Nat’s Top 10 Movies for 2017

It’s a personel moment when a film reaches into your mind to take you on a journey.  And I’m happy to say this is what the films below have given me over the past year.

Being an avid fan of the horror/thriller I was surprised when I realised  IT didn’t make it into my top 10 for 2017.  However, after a re-watch I found that, although a great coming-of-age film (still rating:★★★★), IT was more a monster movie than a thriller with Pennywise a little too animated for my taste.

So, brace yourself because it was more about the suspense and intellectual thrill that tickled the grey cells this year, with a bit of humour thrown in the mix.

10.

MOONLIGHT

Drama ★★★★☆ (4.2/5)

Moonlight is unique in that it’s both raw and subtle, creating something else, a feeling that stays with you that’s beautiful because it’s laid bare.  What a rarity and an experience you won’t soon forget.

9.

DUNKIRK

Action / Drama / History ★★★★☆ (4.2/5)

Nolan has used his talent to bring the true story of Dunkirk to the screen without over-dramatising, allowing us to admire the courage and valour of the civilians of Britain who saved more than 330, 000 soldiers’ lives.

Suspense like a ticking time-bomb.

8.

WIND RIVER

Crime/Mystery ★★★★☆ (4.2/5)

After writing the screenplay for the two highly regarded crime/thrillers, Sicario (2015) – which I gave a 5/5, and, Hell or High Water (2016), Taylor Sheridan has returned as writer and as director (debut) of the crime/mystery, Wind River: a tragedy based on actual events, beautifully told, where each moment, word and gesture show more than just the surface.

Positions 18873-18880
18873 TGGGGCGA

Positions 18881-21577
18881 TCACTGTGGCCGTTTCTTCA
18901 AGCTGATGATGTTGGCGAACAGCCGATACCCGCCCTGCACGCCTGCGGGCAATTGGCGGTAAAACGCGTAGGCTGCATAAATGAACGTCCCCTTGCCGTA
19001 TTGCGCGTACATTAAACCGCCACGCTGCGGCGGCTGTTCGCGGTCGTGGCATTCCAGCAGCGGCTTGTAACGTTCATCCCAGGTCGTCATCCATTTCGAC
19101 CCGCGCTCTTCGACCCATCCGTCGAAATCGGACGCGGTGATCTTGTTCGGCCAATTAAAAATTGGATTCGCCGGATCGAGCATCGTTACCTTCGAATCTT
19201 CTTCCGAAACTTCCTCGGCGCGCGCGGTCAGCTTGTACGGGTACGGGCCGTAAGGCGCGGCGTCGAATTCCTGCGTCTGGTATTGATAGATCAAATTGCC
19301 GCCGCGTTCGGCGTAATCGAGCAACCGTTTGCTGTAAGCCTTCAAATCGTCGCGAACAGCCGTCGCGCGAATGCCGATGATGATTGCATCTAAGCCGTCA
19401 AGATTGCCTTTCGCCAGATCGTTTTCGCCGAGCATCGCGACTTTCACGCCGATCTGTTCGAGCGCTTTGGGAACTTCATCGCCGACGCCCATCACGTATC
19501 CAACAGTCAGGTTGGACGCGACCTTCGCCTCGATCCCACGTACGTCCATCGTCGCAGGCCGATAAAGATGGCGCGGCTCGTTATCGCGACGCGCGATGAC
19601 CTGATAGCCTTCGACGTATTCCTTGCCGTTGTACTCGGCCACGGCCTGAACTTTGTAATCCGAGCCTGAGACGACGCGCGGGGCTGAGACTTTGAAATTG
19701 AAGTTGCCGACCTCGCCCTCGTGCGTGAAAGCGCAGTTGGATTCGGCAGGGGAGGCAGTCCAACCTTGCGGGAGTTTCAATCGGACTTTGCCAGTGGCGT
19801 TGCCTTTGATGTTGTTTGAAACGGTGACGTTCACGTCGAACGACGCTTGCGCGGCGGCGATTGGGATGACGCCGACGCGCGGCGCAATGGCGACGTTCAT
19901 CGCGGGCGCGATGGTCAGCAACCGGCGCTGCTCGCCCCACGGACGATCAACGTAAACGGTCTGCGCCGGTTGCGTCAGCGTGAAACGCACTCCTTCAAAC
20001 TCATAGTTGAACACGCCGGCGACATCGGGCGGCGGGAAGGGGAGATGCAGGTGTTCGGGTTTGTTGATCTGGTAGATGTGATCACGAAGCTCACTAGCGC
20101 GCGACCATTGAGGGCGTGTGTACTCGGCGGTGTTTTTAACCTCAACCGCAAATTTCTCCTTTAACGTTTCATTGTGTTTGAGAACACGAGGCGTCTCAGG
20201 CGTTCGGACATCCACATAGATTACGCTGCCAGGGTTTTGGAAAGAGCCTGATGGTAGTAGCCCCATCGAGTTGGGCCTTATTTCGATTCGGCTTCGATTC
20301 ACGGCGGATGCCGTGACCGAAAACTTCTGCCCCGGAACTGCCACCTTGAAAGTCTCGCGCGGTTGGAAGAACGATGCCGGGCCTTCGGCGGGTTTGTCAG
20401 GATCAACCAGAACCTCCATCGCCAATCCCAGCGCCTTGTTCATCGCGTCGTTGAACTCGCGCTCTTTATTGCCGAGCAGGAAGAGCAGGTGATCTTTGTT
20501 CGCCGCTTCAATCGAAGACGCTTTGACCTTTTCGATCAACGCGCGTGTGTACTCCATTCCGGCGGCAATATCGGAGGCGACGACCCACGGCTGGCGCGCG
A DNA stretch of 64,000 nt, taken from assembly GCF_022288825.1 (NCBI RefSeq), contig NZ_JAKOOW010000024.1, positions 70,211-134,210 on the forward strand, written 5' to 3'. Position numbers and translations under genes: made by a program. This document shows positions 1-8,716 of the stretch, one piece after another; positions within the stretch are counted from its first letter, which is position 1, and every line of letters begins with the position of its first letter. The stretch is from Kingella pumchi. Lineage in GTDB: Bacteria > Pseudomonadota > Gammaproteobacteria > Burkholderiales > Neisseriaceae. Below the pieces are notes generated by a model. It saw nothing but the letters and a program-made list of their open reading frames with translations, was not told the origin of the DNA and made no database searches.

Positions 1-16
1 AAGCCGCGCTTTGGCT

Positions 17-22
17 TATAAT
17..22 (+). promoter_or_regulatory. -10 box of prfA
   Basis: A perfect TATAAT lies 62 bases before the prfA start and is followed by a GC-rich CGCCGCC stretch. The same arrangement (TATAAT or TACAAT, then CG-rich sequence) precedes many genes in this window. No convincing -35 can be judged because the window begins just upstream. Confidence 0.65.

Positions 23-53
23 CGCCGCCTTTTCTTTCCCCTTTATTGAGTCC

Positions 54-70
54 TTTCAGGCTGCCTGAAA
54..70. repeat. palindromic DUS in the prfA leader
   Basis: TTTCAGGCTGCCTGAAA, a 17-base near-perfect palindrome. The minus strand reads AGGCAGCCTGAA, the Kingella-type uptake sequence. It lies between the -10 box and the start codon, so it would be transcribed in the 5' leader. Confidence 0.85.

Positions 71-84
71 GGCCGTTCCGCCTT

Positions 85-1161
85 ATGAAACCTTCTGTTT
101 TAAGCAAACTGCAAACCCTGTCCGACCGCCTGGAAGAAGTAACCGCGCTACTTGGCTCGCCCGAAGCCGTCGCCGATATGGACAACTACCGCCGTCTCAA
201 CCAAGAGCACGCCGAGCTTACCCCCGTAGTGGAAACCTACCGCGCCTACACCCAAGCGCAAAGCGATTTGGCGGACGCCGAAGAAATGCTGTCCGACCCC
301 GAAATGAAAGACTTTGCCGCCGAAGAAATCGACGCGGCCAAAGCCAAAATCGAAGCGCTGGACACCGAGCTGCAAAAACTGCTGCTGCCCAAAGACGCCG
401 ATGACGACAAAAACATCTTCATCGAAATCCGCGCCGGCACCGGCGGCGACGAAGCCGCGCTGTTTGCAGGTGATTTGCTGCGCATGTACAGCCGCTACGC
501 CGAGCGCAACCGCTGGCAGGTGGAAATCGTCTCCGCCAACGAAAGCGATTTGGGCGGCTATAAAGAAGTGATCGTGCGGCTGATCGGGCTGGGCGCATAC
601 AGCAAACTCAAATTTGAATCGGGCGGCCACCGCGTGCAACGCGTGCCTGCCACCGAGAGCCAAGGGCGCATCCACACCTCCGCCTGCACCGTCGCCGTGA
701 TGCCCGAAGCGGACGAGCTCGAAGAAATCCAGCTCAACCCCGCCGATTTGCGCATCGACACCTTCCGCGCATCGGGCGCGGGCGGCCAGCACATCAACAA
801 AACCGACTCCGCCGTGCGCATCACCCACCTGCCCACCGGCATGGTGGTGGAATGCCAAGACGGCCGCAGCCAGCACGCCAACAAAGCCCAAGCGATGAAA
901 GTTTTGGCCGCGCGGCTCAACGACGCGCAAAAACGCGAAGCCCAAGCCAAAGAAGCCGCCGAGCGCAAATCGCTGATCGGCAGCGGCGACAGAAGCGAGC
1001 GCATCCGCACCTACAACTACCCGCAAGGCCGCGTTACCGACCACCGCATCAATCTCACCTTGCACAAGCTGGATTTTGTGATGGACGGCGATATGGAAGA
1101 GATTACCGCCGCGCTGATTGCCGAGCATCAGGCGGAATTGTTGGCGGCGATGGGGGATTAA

7.

GOOD TIME

Drama/Arthouse ★★★★☆ (4.2/5)

The Safdie brothers (Josh and Ben) return with their fifth feature film, building on their gonzo-style street films with Official Selection and winner of the Cannes Soundtrack Award, Good Time.

And I was hooked from the opening scene.

6.

PADDINGTON 2

Comedy for kids but made to be enjoyed by all: Hillarious! ★★★★☆ (4.2/5)

When any thought of reality is overwhelmed with wonder.

5.

BLADE RUNNER 2049

SciFi ★★★★☆ (4.3/5)

Atmospheric and quietly menacing.

And that’s the quality of the film, subtle: complicated emotions yet, made to feel simple.  A kind of gentle unfolding with an underlying darkness driving life into the shadows, but the shadows fighting back, like life…

Ah, don’t you love it when a movie makes you feel all moody when you leave the cinema!

4.

SUBURBICON

Comedy/Crime/Mystery ★★★★1/2

Deadpan delivery of the clever, the very dark and the very funny.

3.

STAR WARS: THE LAST JEDI

Fantasy/SciFi ★★★★1/2

Rian Johnson also wrote and directed, Looper (2012) and has brought that same attention to the script here, revealing layer upon layer of story to take the audience on a journey totally unexpected.

No other word to describe: Epic!

2.

Miss Sloane

Drama / Thriller ★★★★☆ (4.6/5)

This is a thoroughly absorbing film because its cleverness is combined with an undercurrent of emotion that’s felt without needing explanation. 

Classy and smart all the way – brilliant.

1.

MOUNTAIN

Documentary ★★★★★

Unbelievable as it may be, but a documentary tops my list of best films of 2017: I felt like my soul was being fed by this symphony of poetry, imagery and sound.